Altered Minn. Amendments Spur Partisanship Charges
Charges of partisanship flew both ways Friday at a Minnesota Senate hearing into changes made to two proposed constitutional amendments since the Legislature voted to put them on November's ballot.
Republicans who called the hearing said Democratic Secretary of State Mark Ritchie had overstepped his bounds by affixing different ballot titles to the highly charged amendments - one dealing with marriage and the other with voting - and for being so vocal about potential downsides.
"Our secretary of state has crossed the line in this particular instance and is being partisan," said Sen. Dave Thompson, R-Lakeville.
Democrats on the Senate State Government Innovation and Veterans Committee said Republicans were the ones with the political agenda and were misusing the state's founding document to advance it.
Voters will decide this fall whether to add a ban on same-sex marriage to the state constitution and change polling place procedures, including making photo identification a requirement for voting. The Republican-led Legislature placed both on the ballot, bypassing Democratic Gov. Mark Dayton who had no ability to block them.
Ritchie angered Republican lawmakers and their allies by rewriting the titles that will appear above each question. They say his revisions cast both proposals in a negative light and they're worried the language will sway undecided voters. They also accused the chief election's official of campaigning against the amendments, particularly the photo ID measure, during appearances across the state.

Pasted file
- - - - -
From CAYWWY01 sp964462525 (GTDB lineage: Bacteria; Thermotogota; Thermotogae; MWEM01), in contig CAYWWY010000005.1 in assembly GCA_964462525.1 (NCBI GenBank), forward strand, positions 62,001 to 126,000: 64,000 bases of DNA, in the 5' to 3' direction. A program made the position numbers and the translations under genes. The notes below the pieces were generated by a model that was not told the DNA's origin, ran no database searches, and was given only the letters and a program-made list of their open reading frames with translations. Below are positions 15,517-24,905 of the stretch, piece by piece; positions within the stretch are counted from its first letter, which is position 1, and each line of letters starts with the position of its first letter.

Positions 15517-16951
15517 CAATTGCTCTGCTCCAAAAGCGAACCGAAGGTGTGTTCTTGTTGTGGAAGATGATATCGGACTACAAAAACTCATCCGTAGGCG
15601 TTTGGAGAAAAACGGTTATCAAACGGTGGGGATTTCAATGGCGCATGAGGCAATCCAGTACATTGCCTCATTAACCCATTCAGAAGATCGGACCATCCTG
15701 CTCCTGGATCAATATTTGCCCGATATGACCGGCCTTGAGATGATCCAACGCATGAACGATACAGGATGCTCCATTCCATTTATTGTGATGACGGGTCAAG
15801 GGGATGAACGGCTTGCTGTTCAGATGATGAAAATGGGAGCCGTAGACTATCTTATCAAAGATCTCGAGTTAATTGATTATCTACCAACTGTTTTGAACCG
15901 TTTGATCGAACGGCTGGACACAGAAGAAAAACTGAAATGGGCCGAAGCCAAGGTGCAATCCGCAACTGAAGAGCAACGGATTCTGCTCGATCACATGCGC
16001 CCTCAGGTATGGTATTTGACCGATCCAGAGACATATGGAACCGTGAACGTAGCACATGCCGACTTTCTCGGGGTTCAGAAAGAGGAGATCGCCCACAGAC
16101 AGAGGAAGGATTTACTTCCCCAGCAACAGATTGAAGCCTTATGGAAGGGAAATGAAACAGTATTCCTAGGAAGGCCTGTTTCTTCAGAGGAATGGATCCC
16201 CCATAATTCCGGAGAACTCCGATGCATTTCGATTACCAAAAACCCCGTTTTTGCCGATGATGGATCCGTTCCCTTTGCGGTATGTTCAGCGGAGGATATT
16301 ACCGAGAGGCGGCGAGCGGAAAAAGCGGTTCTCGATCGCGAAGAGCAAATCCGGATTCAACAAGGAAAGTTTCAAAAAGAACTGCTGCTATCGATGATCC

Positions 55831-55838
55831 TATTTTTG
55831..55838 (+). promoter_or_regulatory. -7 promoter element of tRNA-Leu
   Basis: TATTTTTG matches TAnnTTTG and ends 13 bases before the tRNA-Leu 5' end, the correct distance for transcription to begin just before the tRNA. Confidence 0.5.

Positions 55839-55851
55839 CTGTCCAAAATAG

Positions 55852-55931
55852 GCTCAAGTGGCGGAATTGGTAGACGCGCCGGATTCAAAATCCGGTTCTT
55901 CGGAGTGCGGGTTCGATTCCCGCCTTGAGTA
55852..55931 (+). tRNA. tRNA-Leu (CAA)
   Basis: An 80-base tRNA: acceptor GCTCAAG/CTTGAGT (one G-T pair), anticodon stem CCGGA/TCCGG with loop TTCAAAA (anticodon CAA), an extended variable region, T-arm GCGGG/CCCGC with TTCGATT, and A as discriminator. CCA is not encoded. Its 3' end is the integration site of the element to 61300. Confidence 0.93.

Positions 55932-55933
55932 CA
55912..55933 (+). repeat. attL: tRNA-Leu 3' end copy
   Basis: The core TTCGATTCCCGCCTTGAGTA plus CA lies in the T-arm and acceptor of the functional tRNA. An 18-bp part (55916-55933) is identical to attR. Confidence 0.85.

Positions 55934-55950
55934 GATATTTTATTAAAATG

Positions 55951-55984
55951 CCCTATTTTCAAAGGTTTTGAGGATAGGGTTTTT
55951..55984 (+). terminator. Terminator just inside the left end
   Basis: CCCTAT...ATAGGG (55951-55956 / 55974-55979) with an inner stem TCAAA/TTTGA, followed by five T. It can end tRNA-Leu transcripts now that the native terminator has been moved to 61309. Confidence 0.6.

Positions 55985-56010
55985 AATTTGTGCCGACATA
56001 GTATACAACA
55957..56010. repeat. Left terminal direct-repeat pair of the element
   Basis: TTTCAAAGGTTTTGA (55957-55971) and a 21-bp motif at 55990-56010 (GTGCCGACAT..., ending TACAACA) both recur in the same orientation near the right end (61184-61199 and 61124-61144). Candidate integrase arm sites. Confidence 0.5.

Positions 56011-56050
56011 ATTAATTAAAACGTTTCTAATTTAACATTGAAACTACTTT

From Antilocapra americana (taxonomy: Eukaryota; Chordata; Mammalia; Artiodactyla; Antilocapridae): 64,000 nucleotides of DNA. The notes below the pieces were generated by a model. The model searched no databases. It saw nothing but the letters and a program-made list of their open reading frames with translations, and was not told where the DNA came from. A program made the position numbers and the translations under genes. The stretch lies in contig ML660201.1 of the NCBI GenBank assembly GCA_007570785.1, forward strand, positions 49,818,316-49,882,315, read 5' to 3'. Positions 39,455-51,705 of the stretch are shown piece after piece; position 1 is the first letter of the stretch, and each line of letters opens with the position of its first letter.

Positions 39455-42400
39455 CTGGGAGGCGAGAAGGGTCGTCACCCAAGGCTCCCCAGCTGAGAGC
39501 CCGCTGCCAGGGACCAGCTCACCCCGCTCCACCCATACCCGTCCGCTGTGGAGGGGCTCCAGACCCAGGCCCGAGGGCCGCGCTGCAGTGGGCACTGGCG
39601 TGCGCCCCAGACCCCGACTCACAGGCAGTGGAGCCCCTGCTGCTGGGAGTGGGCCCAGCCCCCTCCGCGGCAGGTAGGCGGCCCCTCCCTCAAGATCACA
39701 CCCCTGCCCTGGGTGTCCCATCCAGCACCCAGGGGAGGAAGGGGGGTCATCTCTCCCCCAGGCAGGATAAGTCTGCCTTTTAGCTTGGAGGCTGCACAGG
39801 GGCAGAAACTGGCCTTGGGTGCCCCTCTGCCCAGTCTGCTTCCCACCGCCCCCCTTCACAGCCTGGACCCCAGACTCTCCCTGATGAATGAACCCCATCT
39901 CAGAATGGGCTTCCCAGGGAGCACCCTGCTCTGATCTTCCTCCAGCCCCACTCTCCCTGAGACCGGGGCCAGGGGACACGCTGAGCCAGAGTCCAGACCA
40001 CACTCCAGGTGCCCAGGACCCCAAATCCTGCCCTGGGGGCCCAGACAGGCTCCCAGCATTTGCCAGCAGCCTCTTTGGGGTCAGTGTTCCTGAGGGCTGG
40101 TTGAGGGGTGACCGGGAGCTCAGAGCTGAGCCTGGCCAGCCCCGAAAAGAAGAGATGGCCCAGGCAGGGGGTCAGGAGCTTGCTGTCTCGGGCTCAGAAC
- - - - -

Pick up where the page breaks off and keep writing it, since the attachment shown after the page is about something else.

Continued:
"What he is doing is attempting to influence the voters in the state of Minnesota on this issue," said Sen. Scott Newman, R-Hutchinson, who sponsored the amendment related to voting. "That is not his job."
Sen. Barb Goodwin, a Democrat from Columbia Heights, defended Ritchie.
"It's his duty to tell people what he thinks this law will do and how it will affect the voting system in Minnesota," she said.
Amendment opponents say the focus on the photo ID requirement masks bigger changes it would have on voting. The amendment would require lawmakers for the first time to establish a provisional balloting system for people who lack the proper identification, which remains vague in itself.
Ritchie turned down an invitation to testify, sending legal adviser Bert Black instead.
Black told the panel Ritchie was properly exercising his power under state law dating to 1919 to provide amendment titles. He said the secretary's office doesn't consider the new name to be a change because it isn't the Legislature's discretion to fashion titles. Only once before have lawmakers provided a title, he said.
"I don't know if you can change something that was improper in the first place," Black said.
The title dispute has made its way to the courts. Supporters of both amendments have sued to overturn Ritchie's revised ballot titles. The Supreme Court has scheduled a July 31 hearing and expects to rule on the case within a month.
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